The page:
Roger Hanagriff, agribusiness professor at Texas A&M University in Kingsville, would extend Miller’s reasoning further still. He advocates putting farmers’ markets inside groceries, with vendors giving the store a percentage of their sales.
“If you could get a partnership, you’d have a win/win situation,” he says.
Even without officially joining forces, some tailgate marketers believe they could boost their sales by borrowing supermarket conveniences like the shopping cart.
There isn’t adequate storage space at most markets to house carts, which means most shoppers can only buy as much as they can lug in their tote bags or wheeled baskets. Intermittent tailgate market shoppers usually don’t bring any bags at all, so they’re typically stuck carrying their purchases in timeworn plastic grocery bags fished out of a vendor’s pick-up truck. While shopping carts would solve the physical challenge of purchasing a week’s worth of food at market, there’s a mental obstacle that Marks thinks is harder to surmount. At a grocery store, customers can blithely ignore the price tags on the items they dump into their carts, so a $3 box of fruit roll-ups and a $4 bag of potato chips blend seamlessly into their overall tally by the time they reach the check-out counter. That’s not the case at tailgate markets, where shoppers are reminded of how much they’re spending at every booth. In the minds of consumers, who have to repeatedly reach into their wallets, $2 plus $2 plus $2 feels like more than $6.
“The psychological barrier is paying for each item as you go,” Marks says. “People are very conscious of what they’re spending.”
Miller contends that vendors can at least partially address the problem of piecemeal purchasing by bundling their products. She gives the example of “salsa mix ” — a basket of tomatoes, garlic and cilantro sold for a single price. The advent of credit cards at tailgate markets may also nudge shoppers away from counting their cash. The Asheville City Market, Madison County Farmers and Artisans Market and the Yancey County Farmers Market this year began accepting credit, debit and EBT cards. With a swipe of their card, shoppers can now obtain cash-value tokens that most — although not all — market vendors accept.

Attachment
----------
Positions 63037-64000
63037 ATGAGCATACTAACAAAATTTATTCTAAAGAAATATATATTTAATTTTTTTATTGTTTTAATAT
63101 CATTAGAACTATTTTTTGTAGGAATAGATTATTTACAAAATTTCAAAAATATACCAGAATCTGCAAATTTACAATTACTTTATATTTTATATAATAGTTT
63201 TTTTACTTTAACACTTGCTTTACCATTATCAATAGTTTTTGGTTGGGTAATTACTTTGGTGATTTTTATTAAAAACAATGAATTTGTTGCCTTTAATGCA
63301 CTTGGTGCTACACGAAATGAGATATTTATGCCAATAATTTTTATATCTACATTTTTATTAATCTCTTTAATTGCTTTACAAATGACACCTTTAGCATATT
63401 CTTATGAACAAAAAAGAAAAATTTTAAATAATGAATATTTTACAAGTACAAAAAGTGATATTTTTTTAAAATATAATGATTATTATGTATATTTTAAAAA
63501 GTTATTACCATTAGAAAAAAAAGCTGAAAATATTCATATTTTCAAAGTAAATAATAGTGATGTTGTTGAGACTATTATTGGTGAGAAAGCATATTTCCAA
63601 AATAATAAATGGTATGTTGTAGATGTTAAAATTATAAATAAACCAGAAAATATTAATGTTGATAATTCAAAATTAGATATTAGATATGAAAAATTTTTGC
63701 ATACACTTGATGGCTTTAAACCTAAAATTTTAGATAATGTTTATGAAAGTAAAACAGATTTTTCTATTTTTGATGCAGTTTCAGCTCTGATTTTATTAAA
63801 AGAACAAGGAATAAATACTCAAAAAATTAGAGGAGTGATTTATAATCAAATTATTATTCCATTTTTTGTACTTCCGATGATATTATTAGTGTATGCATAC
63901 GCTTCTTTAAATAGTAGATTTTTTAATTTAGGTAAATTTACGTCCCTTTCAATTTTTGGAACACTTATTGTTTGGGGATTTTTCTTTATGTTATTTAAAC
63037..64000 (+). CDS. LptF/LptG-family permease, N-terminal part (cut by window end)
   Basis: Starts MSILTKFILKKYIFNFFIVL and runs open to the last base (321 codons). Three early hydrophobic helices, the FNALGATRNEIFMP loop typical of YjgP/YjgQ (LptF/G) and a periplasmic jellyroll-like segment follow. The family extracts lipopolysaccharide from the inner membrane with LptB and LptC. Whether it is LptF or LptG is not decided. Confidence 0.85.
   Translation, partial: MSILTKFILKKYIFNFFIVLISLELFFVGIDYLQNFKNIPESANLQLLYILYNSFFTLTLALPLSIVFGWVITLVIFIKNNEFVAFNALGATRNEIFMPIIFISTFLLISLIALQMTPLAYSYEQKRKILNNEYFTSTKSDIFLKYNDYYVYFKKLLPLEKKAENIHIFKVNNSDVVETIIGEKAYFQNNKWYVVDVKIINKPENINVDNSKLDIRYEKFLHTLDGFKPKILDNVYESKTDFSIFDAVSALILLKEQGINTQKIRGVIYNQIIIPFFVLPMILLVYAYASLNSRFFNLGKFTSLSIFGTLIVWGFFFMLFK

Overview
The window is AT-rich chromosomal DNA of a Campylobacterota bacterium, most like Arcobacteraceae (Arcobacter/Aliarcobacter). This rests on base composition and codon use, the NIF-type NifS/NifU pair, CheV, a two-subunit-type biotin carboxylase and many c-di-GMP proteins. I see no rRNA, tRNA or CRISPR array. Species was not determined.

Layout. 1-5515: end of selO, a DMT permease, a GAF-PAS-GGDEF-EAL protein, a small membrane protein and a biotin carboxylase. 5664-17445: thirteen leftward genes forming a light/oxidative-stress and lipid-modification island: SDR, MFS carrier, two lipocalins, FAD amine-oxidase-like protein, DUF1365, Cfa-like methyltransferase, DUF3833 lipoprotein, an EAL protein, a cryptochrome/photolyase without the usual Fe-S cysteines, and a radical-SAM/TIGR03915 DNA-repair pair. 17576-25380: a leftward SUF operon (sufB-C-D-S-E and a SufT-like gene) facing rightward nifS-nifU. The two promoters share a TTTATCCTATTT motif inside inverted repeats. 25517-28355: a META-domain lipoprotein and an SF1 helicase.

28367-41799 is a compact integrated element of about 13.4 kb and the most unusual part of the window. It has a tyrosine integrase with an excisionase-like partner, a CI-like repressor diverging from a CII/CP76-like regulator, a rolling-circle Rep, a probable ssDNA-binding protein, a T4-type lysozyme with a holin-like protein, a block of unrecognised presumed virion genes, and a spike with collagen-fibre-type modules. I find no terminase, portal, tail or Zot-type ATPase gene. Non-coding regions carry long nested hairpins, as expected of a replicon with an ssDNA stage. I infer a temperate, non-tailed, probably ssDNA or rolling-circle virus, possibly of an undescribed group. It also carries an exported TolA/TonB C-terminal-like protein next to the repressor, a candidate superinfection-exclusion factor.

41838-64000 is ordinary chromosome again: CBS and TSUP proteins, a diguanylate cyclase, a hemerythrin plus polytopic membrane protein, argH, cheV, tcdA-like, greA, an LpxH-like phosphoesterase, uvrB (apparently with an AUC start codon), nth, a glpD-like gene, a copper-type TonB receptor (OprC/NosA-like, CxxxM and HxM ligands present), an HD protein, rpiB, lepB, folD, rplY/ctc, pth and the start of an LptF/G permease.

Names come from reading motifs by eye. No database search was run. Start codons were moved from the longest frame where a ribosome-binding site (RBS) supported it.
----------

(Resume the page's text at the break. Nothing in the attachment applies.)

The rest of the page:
Hanagriff applauds the advent of credit-card programs for yet another reason. As a researcher, his studies are often stymied by farmers’ informal record keeping. “It’s just cash in an envelope,” he grumbles. “We can’t track sales.” Without knowing how much consumers are inclined to spend on which items, it’s hard for economists like him to issue valid recommendations for vendors wishing to increase their weekly take. Nobody really knows whether having a cheese vendor situated near the front of a market inspires shoppers to buy more bread, or if a consistent supply of radishes helps transform sometime market-goers into diehard loyalists.
Local market managers have cobbled together a few guidelines for maximizing profitability, including situating vendors in the same booth week after week, scattering well-known vendors throughout the market and urging farmers to create aesthetically pleasing displays and interact with customers. Since many farmers aren’t naturally talented salespeople, Cornell University has developed a DVD for vendors featuring do’s and don’t’s of dealing with the public. The video dramatically illustrates the perils of breaking away from a transaction to greet a fellow farmer.
But even a vendor who’s mastered the nuances of customer services is unlikely to persuade shoppers to lay out four or five times the amount they’re accustomed to spending. That’s why Marks says it’s incumbent upon shoppers to change their mindset.
“Take the average amount you spend at the supermarket and challenge yourself to spend that much at the tailgate market,” he says. “Make that shift from thinking of the tailgate market as a fun place where you can spend a couple of bucks.”